Original story (1998) by PDG Maurice Drake was updated several times by Peter J Boge. This update January 2018.

How it began 

In 1972 Linville property owners Mr Graeme and Mrs Valmai Burnett wrote to the then District Governor of 201K – Lion Frank McNamara, offering a site on their seventeen hundred acre property for Lions to use as a Youth Camp.  The area of six acres (2.4 hectares) is approximately one hundred and forty kilometres north of Brisbane and can be reached by an all-weather highway either via Caboolture, Woodford, Kilcoy and Moore, or alternatively via Ipswich, Esk and Toogoolawah.   The offer was made to Lions after various other youth organisations were unable to come to satisfactory arrangements with the Burnetts.  The letter to Frank McNamara was subsequently forwarded to the incoming District Governor Bill Oakley for his attention and the matter was placed in the hands of the District Youth Exchange Chairman Ian Dalgleish.

You can see how in these early days the theme of this proposed camp was on Youth, and it was as a Lions Youth Exchange Camp that made the site attractive.

Following an inspection of the proposed site by Ian Dalgleish and Zone Chairman Jim Bayley accompanied by Mr and Mrs Burnett, a report was presented to the 1973 District Convention at Caloundra. What was then known as the ‘Linville Project’ was adopted unanimously by all delegates present as a District Project.  Nothing further happened during the term of District

Governor Bill Oakley and the next District Governor Syd McDonald took a first positive step to get the project commenced.  Arthur Heddle was appointed Project Chairman and a committee comprising Ian Dalgleish, John Hamilton and Architect Eric Parups set about formulating ideas on how the camp should be established.

About this time economy of Australia particularly in the rural sector, was not the healthiest and the then Labor Government introduced the ‘RED Scheme’.  This scheme subsidised capital works carried out by Local Government and Service Organisations with the proviso that 50% of the cost of projects would comprise labour from within affected areas.

District Governor Syd and his committee acted immediately upon announcement of the scheme, with plans and specifications expedited and an application submitted.  Back came a reply from Treasurer Bill Hayden that approval had been given and that the Australian Government would contribute $250 000 toward the project, subject to conditions mentioned previously.

The project commenced under management of Lions Architect Eric Parups, Engineer John Wellington and the Building Committee Chairman John Hamilton.  Brisbane Builder John Scott was the construction authority, with local farmers and unemployed persons making up a major portion of the work force, supplemented by tradesmen of the builder.  As you can appreciate, work quality at times was not first class, and efforts of successive Boards of Directors have been channelled into bringing all buildings up to an acceptable standard.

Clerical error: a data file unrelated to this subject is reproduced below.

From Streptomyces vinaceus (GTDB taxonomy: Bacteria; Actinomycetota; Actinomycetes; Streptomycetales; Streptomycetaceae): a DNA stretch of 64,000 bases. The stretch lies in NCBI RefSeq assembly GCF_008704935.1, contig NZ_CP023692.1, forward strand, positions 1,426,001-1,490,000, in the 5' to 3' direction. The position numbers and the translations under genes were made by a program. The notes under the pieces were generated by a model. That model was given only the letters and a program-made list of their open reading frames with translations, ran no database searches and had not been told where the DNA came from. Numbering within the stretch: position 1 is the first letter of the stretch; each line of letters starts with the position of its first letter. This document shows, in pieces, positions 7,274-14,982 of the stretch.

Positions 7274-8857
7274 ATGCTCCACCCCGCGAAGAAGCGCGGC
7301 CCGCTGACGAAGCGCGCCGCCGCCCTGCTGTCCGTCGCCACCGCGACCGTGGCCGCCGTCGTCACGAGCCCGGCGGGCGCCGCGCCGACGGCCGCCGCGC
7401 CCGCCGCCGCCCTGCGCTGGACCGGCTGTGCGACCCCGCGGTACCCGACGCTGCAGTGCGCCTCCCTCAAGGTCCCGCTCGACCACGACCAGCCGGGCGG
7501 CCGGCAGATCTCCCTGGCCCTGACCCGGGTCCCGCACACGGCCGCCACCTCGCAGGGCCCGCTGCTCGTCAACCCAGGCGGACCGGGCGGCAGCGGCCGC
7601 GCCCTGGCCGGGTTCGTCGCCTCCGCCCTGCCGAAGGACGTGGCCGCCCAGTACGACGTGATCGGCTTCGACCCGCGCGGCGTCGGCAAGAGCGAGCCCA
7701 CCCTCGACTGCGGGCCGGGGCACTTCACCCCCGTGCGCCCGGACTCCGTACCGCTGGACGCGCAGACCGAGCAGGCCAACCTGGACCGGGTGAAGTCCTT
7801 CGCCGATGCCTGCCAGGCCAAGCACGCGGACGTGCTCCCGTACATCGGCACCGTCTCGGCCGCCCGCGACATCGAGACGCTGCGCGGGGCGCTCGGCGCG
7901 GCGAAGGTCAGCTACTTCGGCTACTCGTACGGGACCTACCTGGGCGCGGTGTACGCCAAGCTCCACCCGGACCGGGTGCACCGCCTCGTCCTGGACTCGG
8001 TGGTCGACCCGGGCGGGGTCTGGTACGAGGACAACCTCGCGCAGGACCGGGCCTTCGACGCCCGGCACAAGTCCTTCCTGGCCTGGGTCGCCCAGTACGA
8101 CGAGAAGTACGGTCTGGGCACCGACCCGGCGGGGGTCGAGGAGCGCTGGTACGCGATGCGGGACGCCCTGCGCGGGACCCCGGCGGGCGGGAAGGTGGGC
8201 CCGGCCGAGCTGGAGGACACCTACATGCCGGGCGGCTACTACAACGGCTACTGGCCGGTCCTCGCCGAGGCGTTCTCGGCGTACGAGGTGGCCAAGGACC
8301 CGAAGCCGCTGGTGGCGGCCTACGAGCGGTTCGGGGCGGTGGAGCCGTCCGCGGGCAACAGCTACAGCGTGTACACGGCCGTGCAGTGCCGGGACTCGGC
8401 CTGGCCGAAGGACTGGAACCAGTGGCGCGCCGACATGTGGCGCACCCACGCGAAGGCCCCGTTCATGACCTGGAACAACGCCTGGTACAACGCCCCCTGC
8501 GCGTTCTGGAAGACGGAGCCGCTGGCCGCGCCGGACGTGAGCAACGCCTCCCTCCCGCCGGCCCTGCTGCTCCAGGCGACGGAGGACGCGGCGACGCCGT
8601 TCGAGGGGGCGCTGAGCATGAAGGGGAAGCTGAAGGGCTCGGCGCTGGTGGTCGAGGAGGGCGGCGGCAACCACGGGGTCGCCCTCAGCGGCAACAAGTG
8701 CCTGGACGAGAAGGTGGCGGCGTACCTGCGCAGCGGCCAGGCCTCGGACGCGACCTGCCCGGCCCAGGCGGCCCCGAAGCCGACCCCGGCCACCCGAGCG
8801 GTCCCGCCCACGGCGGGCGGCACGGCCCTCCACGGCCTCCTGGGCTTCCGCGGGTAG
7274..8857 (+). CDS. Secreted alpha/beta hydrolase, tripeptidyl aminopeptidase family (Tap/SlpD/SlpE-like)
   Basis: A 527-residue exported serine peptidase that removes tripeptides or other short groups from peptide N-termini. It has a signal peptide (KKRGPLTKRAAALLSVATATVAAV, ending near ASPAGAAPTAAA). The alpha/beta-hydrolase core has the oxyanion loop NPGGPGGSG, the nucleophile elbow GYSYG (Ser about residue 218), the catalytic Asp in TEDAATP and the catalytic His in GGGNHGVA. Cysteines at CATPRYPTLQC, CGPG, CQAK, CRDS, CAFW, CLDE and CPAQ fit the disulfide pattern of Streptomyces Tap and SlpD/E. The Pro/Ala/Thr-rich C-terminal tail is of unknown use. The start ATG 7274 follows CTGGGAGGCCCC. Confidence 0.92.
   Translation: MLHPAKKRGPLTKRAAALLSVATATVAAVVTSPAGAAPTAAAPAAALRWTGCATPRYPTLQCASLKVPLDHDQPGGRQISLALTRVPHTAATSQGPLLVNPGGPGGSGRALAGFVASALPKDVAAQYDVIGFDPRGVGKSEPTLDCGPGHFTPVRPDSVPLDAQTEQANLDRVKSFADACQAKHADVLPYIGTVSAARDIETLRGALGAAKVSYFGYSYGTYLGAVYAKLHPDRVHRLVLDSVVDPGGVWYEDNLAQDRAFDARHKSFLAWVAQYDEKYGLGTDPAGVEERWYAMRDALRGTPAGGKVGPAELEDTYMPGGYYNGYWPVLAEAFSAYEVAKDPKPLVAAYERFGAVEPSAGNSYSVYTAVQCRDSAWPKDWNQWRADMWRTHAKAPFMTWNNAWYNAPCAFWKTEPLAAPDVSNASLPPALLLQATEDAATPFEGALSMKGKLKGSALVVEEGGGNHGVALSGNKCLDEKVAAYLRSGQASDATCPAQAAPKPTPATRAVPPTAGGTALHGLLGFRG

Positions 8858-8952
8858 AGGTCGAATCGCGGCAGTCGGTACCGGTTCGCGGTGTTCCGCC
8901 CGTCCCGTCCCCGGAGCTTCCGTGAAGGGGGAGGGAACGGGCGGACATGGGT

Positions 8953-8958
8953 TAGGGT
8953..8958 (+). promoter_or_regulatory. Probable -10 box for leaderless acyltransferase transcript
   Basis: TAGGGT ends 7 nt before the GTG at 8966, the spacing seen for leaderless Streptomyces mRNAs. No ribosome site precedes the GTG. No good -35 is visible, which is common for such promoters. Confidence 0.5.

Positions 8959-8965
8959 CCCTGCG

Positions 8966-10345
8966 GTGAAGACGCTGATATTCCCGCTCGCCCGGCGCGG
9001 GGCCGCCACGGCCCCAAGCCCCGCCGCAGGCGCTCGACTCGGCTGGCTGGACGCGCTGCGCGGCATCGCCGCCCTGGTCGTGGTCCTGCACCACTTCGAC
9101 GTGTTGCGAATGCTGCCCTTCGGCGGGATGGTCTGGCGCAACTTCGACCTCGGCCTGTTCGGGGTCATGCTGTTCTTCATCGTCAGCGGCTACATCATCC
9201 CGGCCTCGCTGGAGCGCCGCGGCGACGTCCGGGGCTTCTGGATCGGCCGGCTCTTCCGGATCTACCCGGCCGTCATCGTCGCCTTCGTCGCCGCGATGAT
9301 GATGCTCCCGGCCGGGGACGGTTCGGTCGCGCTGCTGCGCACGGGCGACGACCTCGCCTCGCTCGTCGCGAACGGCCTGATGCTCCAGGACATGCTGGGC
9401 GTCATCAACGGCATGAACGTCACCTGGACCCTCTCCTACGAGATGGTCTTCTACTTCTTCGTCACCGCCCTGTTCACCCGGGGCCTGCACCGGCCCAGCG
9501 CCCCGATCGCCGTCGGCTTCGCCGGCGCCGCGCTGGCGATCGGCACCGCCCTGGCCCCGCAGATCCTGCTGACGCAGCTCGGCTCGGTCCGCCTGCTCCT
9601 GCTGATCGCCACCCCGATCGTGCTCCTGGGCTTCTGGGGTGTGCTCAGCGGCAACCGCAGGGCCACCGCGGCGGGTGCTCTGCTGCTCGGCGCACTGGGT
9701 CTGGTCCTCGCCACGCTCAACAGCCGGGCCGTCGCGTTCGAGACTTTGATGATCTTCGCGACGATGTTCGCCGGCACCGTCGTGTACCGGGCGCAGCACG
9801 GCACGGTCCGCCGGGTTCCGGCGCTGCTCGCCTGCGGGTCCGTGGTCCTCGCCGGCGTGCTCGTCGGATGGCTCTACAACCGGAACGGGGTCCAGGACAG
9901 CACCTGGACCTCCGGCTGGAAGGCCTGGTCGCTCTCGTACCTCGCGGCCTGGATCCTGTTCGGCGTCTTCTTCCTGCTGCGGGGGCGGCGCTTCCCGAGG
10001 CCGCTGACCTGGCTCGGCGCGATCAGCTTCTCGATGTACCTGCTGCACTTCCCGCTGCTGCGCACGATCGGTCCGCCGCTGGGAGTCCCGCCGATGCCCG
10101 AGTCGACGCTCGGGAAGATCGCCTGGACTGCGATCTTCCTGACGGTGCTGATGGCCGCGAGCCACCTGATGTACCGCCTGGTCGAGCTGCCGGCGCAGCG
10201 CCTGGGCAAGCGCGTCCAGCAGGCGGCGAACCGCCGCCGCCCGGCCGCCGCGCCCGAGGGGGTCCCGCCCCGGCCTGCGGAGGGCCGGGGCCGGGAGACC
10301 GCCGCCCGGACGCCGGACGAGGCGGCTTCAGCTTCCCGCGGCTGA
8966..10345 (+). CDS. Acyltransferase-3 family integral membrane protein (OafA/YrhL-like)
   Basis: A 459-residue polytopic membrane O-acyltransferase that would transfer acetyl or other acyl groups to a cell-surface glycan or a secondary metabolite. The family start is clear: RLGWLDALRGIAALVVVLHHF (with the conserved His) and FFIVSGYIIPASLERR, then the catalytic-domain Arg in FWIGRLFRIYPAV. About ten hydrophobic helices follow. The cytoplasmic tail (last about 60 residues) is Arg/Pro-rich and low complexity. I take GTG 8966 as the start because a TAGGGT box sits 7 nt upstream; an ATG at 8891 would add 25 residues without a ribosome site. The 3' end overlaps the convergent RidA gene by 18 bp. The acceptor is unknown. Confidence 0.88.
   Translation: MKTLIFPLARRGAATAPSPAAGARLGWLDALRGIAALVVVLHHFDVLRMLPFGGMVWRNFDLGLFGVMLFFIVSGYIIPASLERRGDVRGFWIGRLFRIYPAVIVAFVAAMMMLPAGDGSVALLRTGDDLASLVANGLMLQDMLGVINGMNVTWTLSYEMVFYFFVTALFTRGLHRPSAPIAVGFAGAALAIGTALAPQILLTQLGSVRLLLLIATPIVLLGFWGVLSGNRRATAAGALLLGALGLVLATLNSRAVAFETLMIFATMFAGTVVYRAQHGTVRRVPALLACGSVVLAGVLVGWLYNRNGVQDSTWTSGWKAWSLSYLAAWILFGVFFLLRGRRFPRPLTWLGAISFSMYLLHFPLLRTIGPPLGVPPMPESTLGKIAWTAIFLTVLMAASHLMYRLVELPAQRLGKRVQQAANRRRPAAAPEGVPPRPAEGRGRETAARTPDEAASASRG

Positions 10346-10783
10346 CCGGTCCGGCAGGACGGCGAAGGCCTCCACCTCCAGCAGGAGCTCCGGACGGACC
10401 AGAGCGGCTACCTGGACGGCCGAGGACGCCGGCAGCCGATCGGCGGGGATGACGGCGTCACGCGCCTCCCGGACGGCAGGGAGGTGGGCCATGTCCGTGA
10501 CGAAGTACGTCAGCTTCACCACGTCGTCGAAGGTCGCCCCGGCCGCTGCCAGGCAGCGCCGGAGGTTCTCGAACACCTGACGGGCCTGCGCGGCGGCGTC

Towards the end of 1975, funds from the RED Scheme were insufficient to meet a balance of construction cost.  Although buildings were at lock-up stage a great deal of internal finishing had to be completed.  Many Clubs made weekend projects of visiting the Camp to build partition walls and to clean up grounds.  Without their efforts the camp would not have progressed.  Similarly the assistance of Lioness June Jamieson and Lions Syd McDonald and Jim Bayley in furnishing the buildings named in their honour was of untold benefit.

A problem at this time was that although $250 000 had been spent on the site; difficulty was being experienced in obtaining title to the land.  The Burnetts for some unexplainable reason would not sign a duplicate plan of survey, after an original one signed by them had been lost.  It was only after a great deal of effort on behalf of Past District Governors and the Committee, and following issue of a Supreme Court Writ on the Burnetts, that title was transferred.

During all this time improvements were being made to buildings, but it was policy of Past District Governors that the Camp would not be officially opened until title had been obtained. Clubs were asked for further assistance in the purchase of laundry equipment, mowers and refrigeration and many responded magnificently. 

In 1978 with prior consent of District Convention and International Board, the District Project was incorporated under the Queensland Companies Act with the name ‘LIONS CAMP DUCKADANG’.  This enabled the project to be administered by a Board of Directors subject to Queensland Companies Act and also have title to the land transferred to the corporate name instead of being held by trustees.  December 1978 also saw an official opening of the camp by His Excellency Sir James Ramsay and what a wonderful weekend of fellowship and ceremony accompanied this event.

Trial bookings were accepted in late 1978 – early 1979, but the Camp really operated from March 1979 as a facility for Youth and Disabled Persons.  After the first few months it became evident that Camp facilities had to be expanded, by the provision of a recreation hall and games facilities. At a special meeting of Clubs in June 1979, approval was given for the construction of a hall costing $77 000, and the Board of Directors also approved construction of three compact tennis courts costing $14 000.  It became necessary for the company to use overdraft facilities to complete these two projects, and up to $40 000 was used.  Since then with a Queensland Government subsidy of $3 333 for compact Tennis Courts, plus proceeds from the Miss Personality Quest and District Funds from Christmas Cakes, the overdraft was eliminated.